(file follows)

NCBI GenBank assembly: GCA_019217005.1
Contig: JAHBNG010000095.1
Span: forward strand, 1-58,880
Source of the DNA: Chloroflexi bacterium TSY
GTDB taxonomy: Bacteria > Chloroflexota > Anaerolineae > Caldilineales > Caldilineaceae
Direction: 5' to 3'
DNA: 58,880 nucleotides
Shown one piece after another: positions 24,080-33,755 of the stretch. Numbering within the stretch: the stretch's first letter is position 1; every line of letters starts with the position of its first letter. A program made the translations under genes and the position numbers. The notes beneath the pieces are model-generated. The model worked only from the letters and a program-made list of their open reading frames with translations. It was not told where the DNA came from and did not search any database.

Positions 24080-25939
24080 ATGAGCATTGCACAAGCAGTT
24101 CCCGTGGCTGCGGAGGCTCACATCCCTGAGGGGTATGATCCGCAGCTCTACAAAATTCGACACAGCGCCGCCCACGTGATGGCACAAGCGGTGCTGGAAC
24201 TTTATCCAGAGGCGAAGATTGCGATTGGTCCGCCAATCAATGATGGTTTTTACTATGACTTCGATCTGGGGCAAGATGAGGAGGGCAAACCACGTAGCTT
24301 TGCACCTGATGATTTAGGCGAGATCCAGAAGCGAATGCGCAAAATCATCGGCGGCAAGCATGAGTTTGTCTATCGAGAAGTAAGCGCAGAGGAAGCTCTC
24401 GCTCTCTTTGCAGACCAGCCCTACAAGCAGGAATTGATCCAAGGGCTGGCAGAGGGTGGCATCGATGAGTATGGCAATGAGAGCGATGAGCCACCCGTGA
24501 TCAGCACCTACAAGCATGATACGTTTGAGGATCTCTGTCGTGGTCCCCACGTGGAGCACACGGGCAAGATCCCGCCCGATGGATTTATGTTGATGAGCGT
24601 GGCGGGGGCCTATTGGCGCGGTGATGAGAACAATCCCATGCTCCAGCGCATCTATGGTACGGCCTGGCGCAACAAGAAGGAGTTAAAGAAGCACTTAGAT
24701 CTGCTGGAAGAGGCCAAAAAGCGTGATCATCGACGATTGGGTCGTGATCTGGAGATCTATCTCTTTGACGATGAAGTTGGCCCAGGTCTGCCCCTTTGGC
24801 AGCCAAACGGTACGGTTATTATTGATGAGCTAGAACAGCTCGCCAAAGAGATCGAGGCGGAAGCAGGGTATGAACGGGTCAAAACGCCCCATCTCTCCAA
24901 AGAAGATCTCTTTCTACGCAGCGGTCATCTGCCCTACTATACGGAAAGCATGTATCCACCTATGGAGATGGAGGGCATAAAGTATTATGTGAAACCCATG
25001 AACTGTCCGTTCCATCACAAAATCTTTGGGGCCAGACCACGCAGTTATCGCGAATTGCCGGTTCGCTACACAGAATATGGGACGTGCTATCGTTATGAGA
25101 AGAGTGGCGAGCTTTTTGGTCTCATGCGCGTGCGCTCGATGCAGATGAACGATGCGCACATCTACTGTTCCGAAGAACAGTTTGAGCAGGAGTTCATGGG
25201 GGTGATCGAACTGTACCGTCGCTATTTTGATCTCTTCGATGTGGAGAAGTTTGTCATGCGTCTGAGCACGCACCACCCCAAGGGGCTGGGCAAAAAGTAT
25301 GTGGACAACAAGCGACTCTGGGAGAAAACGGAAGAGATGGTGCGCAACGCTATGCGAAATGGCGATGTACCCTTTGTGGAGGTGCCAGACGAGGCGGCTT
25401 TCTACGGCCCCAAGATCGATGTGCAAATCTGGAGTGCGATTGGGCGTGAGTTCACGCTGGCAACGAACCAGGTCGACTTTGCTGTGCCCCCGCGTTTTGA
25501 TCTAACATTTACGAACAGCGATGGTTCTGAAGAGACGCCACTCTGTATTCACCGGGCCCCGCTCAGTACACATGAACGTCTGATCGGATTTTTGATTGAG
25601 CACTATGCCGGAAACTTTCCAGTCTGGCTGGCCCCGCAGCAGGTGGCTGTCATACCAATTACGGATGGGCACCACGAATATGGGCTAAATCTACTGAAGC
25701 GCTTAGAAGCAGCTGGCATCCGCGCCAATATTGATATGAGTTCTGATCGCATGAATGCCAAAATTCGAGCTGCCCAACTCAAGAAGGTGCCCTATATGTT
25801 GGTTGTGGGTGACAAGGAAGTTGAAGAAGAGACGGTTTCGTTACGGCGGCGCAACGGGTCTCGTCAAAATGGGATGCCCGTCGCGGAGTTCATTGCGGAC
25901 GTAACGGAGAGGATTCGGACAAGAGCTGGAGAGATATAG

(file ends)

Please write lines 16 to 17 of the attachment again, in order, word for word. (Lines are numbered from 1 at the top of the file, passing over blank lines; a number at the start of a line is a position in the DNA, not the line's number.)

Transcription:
24601 GGCGGGGGCCTATTGGCGCGGTGATGAGAACAATCCCATGCTCCAGCGCATCTATGGTACGGCCTGGCGCAACAAGAAGGAGTTAAAGAAGCACTTAGAT
24701 CTGCTGGAAGAGGCCAAAAAGCGTGATCATCGACGATTGGGTCGTGATCTGGAGATCTATCTCTTTGACGATGAAGTTGGCCCAGGTCTGCCCCTTTGGC